Mid-week market update: How far can this momentum rally run? Already, the momentum frenzy is exceeding the pace set during the height of the Tech Bubble.
The WSJ recently published an article about the dominance of price momentum: “The Momentum Game Has Returned to the Stock Market”.
Forget fundamentals: Momentum is back in the stock market. For the first time since the 2008 financial crisis a simple strategy of buying the stocks that had already gone up the most delivered a remarkable outperformance last year. Is it a sign of excess or the start of a new bull run?
Momentum is a formal way to capture two old Wall Street dictums: The trend is your friend until the end, and let your winners run. It can be measured over any period from microseconds to years, but investment strategies typically look for three-, six- or 12-month trends.
The article went on to lay out the bull and bear cases for momentum, and, by implication, the latest bull run:
There are two prevalent explanations for momentum, and today the choice will make you more or less worried about the power of the trend.
The bearish explanation is that investors put far too much weight on the past, and buy what has gone up without properly assessing whether that is likely to continue. Momentum is created by this blind buying, and pulls prices further and further away from where they should be, until they snap back and crush those chasing gains.
The bullish explanation is that it takes time for investors to price in a new environment.
On this view prices rose as investors slowly woke up to the unexpected global economic strength and slowly came to believe in higher profits. Perhaps company analysts still haven’t included U.S. corporate tax cuts in their profit forecasts due to their complexity, which could mean still more good news to come as the earnings season brings tax guidance from CFOs.
Certainly, a number of sentiment indicators are looking stretched. Bloomberg reported that the prices of call options are extremely expensive relative to the price of put option protection.
Strategist Jim Paulsen, who had been very bullish, sounded a word of caution in a recent CNBC interview:
The stock market has incredible price momentum and broad participation but the challenges are “truly increasing,” widely followed strategist Jim Paulsen told CNBC on Tuesday.
In fact, he called the optimism of late “really overwhelming.”
“It’s so striking because we haven’t had it in the entire recovery. The wall of worry was probably the cornerstone of this bull market. … That is gone,” the chief investment officer at the Lethold Group said in an interview with “Power Lunch.”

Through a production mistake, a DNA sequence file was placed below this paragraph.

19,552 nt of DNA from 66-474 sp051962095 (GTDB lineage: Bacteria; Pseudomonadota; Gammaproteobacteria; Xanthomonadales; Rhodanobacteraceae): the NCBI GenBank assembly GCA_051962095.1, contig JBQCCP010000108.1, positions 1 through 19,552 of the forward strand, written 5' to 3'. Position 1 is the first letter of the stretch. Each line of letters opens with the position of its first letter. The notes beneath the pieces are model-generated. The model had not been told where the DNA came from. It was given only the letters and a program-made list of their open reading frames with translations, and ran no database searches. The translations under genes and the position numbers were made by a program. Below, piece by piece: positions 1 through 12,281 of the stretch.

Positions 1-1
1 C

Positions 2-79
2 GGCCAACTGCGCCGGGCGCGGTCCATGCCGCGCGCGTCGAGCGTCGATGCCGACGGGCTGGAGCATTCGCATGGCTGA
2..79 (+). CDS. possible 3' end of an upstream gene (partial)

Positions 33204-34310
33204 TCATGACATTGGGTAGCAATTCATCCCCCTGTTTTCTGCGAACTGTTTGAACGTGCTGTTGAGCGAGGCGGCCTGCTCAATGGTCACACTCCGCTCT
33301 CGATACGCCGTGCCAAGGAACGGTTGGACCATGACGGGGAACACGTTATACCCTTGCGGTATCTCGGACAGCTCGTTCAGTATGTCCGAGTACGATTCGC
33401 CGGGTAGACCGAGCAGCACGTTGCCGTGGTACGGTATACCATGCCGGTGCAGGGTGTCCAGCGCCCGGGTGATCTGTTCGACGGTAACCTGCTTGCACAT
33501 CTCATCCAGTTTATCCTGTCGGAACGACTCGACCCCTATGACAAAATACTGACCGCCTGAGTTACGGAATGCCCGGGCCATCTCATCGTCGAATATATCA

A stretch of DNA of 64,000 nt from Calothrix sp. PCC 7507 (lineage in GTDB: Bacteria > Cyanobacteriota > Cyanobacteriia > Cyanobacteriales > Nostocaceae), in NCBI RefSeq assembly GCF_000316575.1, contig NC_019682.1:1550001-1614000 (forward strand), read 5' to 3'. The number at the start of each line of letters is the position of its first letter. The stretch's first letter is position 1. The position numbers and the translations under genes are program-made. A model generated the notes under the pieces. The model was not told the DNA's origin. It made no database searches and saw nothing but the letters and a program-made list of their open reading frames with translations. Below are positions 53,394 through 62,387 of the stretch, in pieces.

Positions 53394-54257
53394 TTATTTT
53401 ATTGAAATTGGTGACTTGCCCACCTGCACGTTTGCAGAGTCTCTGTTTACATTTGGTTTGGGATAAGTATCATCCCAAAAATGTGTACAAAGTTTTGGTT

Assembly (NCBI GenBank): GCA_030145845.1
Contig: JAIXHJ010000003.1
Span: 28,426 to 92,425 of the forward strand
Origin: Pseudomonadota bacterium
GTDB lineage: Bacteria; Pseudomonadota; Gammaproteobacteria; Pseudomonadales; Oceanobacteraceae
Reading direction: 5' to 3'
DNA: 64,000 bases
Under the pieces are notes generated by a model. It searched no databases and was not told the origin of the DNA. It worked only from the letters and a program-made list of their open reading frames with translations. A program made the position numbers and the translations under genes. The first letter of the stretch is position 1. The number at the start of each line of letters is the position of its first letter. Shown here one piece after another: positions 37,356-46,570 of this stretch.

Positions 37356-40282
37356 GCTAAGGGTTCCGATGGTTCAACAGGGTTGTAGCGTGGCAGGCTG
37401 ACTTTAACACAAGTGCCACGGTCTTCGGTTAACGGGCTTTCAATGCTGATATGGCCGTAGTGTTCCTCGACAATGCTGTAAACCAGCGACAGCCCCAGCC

“That opens you up to the bear’s bite,” he added.
Is the combination of a pause in stock prices Tuesday and the carnage in crytpocurrencies* represent a warning that the momentum run is nearing an end? If so, does that mean the stock market is destined to suffer a near-term correction?
* Sorry, the cryptos aren’t tanking, that’s just a dead-cat bounce in the value of the fiat paper currencies.
How crowded is the momentum trade?
Consider the intermediate term evidence on price momentum. This chart from the WSJ article is certainly suggestive that outperformance of this factor is stretched on a historical basis.
The latest evidence from January 2018 BAML Fund Manager Survey (FMS) is mixed. On one hand, the latest results indicate that fund managers have thrown caution to the wind and discarded the tail-risk hedges in their portfolios, which can be interpreted as contrarian bearish.
As well, fund managers are now excessively bullish on equities. On the other hand, the historical evidence indicates that these crowded long conditions can persistent for a long time. In fact, these conditions could be interpreted as supportive of a melt-up scenario, as these sentiment readings represent only the start of a momentum thrust in the market.
In addition, managers remain skeptical about the dominance of price momentum. They still believe that high quality stocks will outperform.
If this is truly a melt-up and momentum frenzy, then managers need to capitulate and go all-in on price momentum as a factor. That hasn’t happened yet.
Short-term volatility ahead
Subscribers received an email notification that my trading account had taken profits in its long positions and it had gone to 100% cash. That’s because a short-term spike in SPX-VIX correlation has historically resulted in some short-term sloppiness. Since that alert, the 10-day correlation has continued to rise.
This week is option expiry week. Rob Hanna at Quantifiable Edges found that returns during January OpEx has been weak and volatile. Jeff Hirsch at Almanac Trader came to a similar conclusion and described January OpEx as “choppy”.
While I am getting ready for some short-term volatility, my inner trader is not prepared to turn bearish on this market yet. As long as momentum is holding up, which it is…
…and credit market risk appetite remains positive, which it is, I am inclined to give the bull case the benefit of the doubt.
Unless these factors turn south, my inner trader is getting ready to buy any significant dips.